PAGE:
Monthly Archives: February 2012

Umair Khalil: US and the Baloch Cause

The Balochistan issue is making headlines again. But this time with a new and unexpected twist. The US Congress hearing and subsequent resolution are generating waves in the Pakistani media. So what is new with that? The Congress foreign affairs committees regularly conduct hearings on several issues. What shook me was that Dana Rohrabacher, the conservative Republican who tabled the resolution, went as far as demanding a separate Baloch state. The resolution may be termed as a ‘stunt’ and a futile attempt to gain political points, but this may spark a debate among opponents of the US-Pakistan aid programme in the Congress and in the administration. If it happens, it will be largely in the favour of Baloch activists in the US. In order to assess the dynamics of the entire situation, we need to understand the extent of Baloch activism in the US.

The Baloch diaspora is politically active in the US; it engages in efforts to promote the Baloch cause among US politicians and policymakers. Unsurprisingly, such “activism” serves the self-proclaimed “leaders” of the Baloch separatist movement which organizes its efforts through NGOs, think-tanks, interest groups and media outlets in order to gain US support in Balochistan’s bid for independence. Continue reading


Filed under Congress, Legislation, Politics, United States

Andrey V. Demidov: Russia’s relationship with Iran

We in Russia consider Iran as a very important nation, as a nation that has important influence on the world political climate. We know that during the period of last three decades Iran has achieved a lot in the fields of social development, politics and sports. We do our best to have good relations with Iran as well as with its people. There are almost no political disagreements between Russia and Iran at present. We attach serious importance to the development of mutually beneficial economic and scientific cooperation between the Russian Federation and the Islamic Republic of Iran. In our view, such cooperation is an important investment for the future.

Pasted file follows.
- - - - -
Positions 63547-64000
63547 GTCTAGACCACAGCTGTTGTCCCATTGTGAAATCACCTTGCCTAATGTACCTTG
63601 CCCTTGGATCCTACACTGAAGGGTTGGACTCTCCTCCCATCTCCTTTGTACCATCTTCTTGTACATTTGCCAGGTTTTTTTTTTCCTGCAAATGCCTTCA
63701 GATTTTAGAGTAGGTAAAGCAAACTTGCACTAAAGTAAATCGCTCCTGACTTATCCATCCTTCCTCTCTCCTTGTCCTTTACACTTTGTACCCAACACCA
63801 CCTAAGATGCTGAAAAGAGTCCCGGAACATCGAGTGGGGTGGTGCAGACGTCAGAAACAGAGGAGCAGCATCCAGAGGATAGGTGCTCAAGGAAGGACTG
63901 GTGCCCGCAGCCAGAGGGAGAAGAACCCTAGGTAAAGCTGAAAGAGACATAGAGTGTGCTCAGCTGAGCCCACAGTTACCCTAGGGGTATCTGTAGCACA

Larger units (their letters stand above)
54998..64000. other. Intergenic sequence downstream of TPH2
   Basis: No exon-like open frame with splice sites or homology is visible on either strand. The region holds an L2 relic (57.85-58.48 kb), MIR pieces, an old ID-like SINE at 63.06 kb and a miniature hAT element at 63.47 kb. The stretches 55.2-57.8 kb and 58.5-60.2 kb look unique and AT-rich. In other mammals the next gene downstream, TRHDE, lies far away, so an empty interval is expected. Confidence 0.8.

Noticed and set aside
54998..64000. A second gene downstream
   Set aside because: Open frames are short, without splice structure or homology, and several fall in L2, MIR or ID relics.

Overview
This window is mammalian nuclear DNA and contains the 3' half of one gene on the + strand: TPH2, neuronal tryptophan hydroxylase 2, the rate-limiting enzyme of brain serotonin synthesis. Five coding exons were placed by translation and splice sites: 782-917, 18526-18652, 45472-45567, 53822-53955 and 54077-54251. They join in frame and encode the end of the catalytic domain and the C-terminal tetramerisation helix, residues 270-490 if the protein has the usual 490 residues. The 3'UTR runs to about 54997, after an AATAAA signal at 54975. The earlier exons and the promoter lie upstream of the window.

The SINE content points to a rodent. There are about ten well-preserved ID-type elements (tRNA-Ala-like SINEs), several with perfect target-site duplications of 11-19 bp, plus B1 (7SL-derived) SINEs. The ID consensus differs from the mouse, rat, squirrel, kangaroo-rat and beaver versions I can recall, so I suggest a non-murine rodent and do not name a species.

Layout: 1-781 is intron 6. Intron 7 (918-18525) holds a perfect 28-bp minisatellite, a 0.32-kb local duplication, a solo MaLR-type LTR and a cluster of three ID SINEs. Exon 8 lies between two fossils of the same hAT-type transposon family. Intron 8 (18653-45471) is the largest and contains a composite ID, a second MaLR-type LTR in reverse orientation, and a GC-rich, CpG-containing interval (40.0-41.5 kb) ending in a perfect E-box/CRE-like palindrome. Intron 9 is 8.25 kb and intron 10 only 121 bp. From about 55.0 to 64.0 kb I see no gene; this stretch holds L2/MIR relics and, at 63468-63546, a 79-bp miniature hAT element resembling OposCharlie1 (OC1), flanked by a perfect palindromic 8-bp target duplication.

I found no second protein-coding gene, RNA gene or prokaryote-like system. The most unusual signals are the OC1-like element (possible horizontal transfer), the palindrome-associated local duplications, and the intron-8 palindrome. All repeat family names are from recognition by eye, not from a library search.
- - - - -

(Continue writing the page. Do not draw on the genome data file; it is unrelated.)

Our cooperation in the field of nuclear energy is one of the core issues of our bilateral ties and of world politics. We in Russia are partisans of nuclear non-proliferation regime. Iran is a party to the Nuclear Non-Proliferation Treaty (NPT), which in our view is an important component of the present-day international world order. Continue reading

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Filed under Energy, Iran, Russia

Abdulkadir Suleiman: Norway’s Conservatism …

Norway’s Conservatism:  Would you want your daughter to marry a Sicilian?

It is literally perfect to assume that the Norway shooting spree on July 2011 did not come by chance, as Europe has been experiencing a wave of loathing for the last ten years throughout the continent. The number of individuals who excessively obsess xenophobic as well as Islamphobic expressions was significantly increased in European metropolitan cities since 9/11 and, as a result, conservatism has grabbed some attention since then. . Indeed, the action by Anders Behring Breivik has translated the inner ambition of conservative individuals into a real political manifestation.